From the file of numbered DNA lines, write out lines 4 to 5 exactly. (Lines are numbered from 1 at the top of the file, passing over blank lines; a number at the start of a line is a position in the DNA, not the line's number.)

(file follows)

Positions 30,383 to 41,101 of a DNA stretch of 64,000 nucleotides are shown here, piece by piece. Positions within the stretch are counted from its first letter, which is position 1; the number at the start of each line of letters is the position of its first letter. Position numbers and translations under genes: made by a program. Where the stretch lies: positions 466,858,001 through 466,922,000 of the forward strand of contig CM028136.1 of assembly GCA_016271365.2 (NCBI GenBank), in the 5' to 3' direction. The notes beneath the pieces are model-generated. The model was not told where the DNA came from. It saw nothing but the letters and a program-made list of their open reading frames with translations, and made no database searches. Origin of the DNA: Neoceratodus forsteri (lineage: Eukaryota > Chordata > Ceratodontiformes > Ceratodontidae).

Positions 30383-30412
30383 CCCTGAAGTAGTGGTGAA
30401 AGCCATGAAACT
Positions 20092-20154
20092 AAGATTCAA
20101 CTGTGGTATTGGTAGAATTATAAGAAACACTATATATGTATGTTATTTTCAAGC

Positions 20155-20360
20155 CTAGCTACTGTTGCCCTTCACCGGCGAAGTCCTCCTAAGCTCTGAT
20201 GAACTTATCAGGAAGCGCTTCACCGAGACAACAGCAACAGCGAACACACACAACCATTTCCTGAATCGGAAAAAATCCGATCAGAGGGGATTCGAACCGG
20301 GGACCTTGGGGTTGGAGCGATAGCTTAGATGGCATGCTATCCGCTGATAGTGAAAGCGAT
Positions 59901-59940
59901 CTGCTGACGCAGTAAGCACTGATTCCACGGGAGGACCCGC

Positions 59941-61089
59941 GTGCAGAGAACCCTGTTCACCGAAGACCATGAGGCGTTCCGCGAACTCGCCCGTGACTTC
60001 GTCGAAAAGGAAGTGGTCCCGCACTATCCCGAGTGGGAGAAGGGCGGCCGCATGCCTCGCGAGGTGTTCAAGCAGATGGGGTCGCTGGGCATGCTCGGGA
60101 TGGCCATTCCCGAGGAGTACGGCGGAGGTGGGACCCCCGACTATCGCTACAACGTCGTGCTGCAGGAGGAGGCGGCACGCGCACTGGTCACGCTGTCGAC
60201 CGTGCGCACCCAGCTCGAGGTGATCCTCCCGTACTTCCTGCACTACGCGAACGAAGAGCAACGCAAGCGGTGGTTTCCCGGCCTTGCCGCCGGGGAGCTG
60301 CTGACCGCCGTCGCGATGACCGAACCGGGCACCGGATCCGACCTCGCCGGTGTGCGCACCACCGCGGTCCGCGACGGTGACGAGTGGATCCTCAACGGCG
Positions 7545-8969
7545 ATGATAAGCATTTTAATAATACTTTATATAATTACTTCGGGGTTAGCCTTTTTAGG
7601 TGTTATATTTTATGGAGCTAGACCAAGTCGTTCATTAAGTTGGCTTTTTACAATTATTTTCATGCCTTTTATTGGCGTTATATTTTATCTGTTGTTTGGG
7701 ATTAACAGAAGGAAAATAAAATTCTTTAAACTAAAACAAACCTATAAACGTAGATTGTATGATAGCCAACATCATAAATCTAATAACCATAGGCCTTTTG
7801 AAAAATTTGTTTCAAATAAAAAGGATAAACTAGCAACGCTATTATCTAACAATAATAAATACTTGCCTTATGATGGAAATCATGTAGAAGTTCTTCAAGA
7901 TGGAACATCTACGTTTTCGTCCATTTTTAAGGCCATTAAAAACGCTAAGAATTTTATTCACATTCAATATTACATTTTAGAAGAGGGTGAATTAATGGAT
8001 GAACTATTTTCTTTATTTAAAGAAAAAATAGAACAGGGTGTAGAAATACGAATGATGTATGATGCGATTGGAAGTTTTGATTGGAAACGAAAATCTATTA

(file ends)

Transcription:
30401 AGCCATGAAACT
Positions 20092-20154